Samsung is the top selling brand of products sold from South Korea. The company’s ventures stretch across dozens of different business units involved in numerous markets including electronics, home appliances, semiconductors, buildings, pharmaceuticals, insurance, credit cards, and many more. Taken together, the Samsung conglomerate represents the country’s largest exporter. In 2017, the same year that the company was recovering from a recall over faulty batteries in its Galaxy Note 7 phones, the company became embroiled in a larger scandal concerning its influence over the South Korean government.
Lee Jae-yong is the third-generation leader of Samsung since its founding by his grandfather in 1938. In 2017, Lee was arrested on charges of bribing then-president Park Geun-hye. Prosecutors alleged that Lee and other executives offered to pay bribes of ₩43.3 billion (approximately $38 million at the time) in the form of donations to organizations run by Choi Soon-sil. Choi was a close confidante of president Park and had a strong influence on her. Prosecutors alleged that $26 million worth of bribes was embezzled from Samsung corporate funds and, in exchange for bribes, Choi would pressure Park to help sway government support for a merger of two units of the Samsung group. This was an $8 billion merger between Samsung C&T Corporation, which owned a controlling stake in Samsung Electronics, and Cheil Industries, another business in the Samsung group. The merger was approved and helped Lee to maintain control over the larger Samsung conglomerate, despite his family holding only a small fraction of company shares.
Lee was found guilty of bribery, embezzlement, illegally transferring assets overseas, concealing criminal proceeds, and perjury. He was sentenced to five years in prison. Park was later impeached and sentenced to 24 years in prison on convictions for bribery, coercion, and abuse of power. Choi was found guilty of bribery, abuse of power, and interfering in government business. She was sentenced to 20 years in prison and ordered to pay a fine of ₩18 billion (approximately $17 million at the time).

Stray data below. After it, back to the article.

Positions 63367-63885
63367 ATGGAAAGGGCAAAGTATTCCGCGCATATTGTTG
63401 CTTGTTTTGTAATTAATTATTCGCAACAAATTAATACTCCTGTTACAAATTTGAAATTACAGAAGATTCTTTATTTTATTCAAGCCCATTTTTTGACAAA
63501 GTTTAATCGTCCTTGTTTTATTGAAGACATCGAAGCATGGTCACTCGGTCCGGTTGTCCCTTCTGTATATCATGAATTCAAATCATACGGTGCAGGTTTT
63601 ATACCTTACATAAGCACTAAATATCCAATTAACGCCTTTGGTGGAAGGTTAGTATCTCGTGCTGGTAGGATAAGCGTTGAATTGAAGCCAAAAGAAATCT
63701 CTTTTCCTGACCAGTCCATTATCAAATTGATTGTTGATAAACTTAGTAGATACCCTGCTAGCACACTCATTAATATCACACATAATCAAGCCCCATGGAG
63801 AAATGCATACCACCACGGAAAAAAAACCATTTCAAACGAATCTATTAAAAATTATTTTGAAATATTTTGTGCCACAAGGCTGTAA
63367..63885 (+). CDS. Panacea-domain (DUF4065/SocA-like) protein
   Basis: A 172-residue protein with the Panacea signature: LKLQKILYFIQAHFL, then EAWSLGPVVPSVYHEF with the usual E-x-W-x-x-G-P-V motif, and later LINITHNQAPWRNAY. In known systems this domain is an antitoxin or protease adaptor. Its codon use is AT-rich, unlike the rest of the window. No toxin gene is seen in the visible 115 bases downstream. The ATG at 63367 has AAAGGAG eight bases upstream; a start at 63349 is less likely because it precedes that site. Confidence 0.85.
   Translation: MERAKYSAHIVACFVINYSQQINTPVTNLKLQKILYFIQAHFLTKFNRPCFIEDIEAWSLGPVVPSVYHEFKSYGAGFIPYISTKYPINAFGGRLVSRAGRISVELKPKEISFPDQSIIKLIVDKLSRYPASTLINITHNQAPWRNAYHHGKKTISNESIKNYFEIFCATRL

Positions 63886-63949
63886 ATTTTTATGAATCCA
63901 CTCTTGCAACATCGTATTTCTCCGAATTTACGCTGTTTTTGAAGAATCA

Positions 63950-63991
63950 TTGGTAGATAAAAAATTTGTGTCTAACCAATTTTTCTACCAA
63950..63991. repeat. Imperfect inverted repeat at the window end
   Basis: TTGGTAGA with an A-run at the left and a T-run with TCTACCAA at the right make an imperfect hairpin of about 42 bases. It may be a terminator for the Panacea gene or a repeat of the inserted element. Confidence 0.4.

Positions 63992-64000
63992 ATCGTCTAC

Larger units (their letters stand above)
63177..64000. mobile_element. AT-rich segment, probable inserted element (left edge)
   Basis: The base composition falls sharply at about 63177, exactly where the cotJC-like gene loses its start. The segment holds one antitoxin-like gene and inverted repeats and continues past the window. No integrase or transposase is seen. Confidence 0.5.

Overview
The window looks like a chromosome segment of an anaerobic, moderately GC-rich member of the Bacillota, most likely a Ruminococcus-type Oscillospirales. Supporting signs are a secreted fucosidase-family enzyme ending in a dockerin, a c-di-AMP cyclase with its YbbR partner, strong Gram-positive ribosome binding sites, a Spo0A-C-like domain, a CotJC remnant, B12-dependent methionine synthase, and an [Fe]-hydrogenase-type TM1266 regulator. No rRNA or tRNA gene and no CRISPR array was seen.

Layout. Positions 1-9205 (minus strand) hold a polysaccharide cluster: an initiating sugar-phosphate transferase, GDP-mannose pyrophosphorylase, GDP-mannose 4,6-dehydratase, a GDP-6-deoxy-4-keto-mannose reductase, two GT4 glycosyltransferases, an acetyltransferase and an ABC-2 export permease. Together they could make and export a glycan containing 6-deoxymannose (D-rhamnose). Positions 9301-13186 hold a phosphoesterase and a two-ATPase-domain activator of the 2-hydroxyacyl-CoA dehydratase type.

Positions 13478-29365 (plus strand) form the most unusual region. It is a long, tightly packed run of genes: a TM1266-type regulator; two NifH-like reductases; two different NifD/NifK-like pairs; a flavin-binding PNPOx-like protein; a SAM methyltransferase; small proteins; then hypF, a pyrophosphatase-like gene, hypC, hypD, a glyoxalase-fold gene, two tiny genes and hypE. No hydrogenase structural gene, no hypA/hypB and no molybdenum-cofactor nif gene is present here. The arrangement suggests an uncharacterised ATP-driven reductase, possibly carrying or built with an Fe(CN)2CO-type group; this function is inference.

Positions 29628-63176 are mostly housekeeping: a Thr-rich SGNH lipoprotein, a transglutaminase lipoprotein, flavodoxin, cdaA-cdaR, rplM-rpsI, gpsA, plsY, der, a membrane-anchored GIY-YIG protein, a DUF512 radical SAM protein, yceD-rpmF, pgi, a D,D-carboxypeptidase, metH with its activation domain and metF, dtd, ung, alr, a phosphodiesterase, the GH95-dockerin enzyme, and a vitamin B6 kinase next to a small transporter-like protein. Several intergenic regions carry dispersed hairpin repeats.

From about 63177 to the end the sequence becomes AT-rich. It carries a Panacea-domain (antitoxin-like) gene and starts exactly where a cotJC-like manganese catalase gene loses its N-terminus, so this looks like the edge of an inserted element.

Judge Lee Jin-dong, presiding over Lee Jae-yong’s case, stated, “At the heart of this case is the collusion between political power and economic power.” Kang Won-taek, political scientist at Seoul National University, said in response to the sentencing of Park, “I hope that this trial will provide a good opportunity to sever the lingering legacy of collusion between political power and big business.”
In February 2018, Lee was released after less than a year in prison. Many criticized his early release as a sign that family-run conglomerates remain too powerful, while others welcomed Lee’s release, noting that he only served as a scapegoat for anti-conglomerate sentiment. Kim Kyong-man, an executive at the Korea Federation of Small and Medium Business, said, “In a time of worsening business environments, incarcerating businessmen for a long time does tremendous damage not only to their companies but also to the national economy.” Jun Sung-in, an economist at Hongik University in Seoul, stated, “This is a critical setback for the country… This case once again shows why the South Korean judiciary does not have the people’s trust when it comes to cases involving chaebol [family conglomerate] chieftains.”